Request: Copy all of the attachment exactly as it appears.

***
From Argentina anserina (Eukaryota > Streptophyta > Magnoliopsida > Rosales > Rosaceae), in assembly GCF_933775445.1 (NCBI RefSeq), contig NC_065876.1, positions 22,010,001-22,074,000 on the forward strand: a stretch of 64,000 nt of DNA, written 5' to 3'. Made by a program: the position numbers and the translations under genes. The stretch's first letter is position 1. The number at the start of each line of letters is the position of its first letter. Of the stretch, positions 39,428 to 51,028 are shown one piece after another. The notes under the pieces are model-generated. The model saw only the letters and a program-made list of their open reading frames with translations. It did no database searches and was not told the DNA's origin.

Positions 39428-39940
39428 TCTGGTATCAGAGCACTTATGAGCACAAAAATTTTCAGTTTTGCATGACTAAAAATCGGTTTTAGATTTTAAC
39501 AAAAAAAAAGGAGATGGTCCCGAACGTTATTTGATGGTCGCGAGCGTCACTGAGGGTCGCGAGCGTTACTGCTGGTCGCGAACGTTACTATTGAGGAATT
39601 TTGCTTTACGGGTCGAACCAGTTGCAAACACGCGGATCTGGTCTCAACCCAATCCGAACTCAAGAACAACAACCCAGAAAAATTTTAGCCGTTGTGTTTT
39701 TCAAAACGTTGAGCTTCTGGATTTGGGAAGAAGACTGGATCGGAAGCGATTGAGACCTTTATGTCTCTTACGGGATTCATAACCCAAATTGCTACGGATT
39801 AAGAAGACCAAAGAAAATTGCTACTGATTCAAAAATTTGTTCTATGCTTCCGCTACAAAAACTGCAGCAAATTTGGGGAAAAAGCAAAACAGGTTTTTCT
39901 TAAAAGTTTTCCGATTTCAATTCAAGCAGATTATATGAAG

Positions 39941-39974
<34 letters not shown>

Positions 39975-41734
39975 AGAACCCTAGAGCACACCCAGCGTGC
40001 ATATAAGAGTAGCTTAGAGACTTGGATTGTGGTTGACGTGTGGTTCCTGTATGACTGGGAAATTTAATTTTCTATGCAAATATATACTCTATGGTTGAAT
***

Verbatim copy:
From Argentina anserina (Eukaryota > Streptophyta > Magnoliopsida > Rosales > Rosaceae), in assembly GCF_933775445.1 (NCBI RefSeq), contig NC_065876.1, positions 22,010,001-22,074,000 on the forward strand: a stretch of 64,000 nt of DNA, written 5' to 3'. Made by a program: the position numbers and the translations under genes. The stretch's first letter is position 1. The number at the start of each line of letters is the position of its first letter. Of the stretch, positions 39,428 to 51,028 are shown one piece after another. The notes under the pieces are model-generated. The model saw only the letters and a program-made list of their open reading frames with translations. It did no database searches and was not told the DNA's origin.

Positions 39428-39940
39428 TCTGGTATCAGAGCACTTATGAGCACAAAAATTTTCAGTTTTGCATGACTAAAAATCGGTTTTAGATTTTAAC
39501 AAAAAAAAAGGAGATGGTCCCGAACGTTATTTGATGGTCGCGAGCGTCACTGAGGGTCGCGAGCGTTACTGCTGGTCGCGAACGTTACTATTGAGGAATT
39601 TTGCTTTACGGGTCGAACCAGTTGCAAACACGCGGATCTGGTCTCAACCCAATCCGAACTCAAGAACAACAACCCAGAAAAATTTTAGCCGTTGTGTTTT
39701 TCAAAACGTTGAGCTTCTGGATTTGGGAAGAAGACTGGATCGGAAGCGATTGAGACCTTTATGTCTCTTACGGGATTCATAACCCAAATTGCTACGGATT
39801 AAGAAGACCAAAGAAAATTGCTACTGATTCAAAAATTTGTTCTATGCTTCCGCTACAAAAACTGCAGCAAATTTGGGGAAAAAGCAAAACAGGTTTTTCT
39901 TAAAAGTTTTCCGATTTCAATTCAAGCAGATTATATGAAG

Positions 39941-39974
<34 letters not shown>

Positions 39975-41734
39975 AGAACCCTAGAGCACACCCAGCGTGC
40001 ATATAAGAGTAGCTTAGAGACTTGGATTGTGGTTGACGTGTGGTTCCTGTATGACTGGGAAATTTAATTTTCTATGCAAATATATACTCTATGGTTGAAT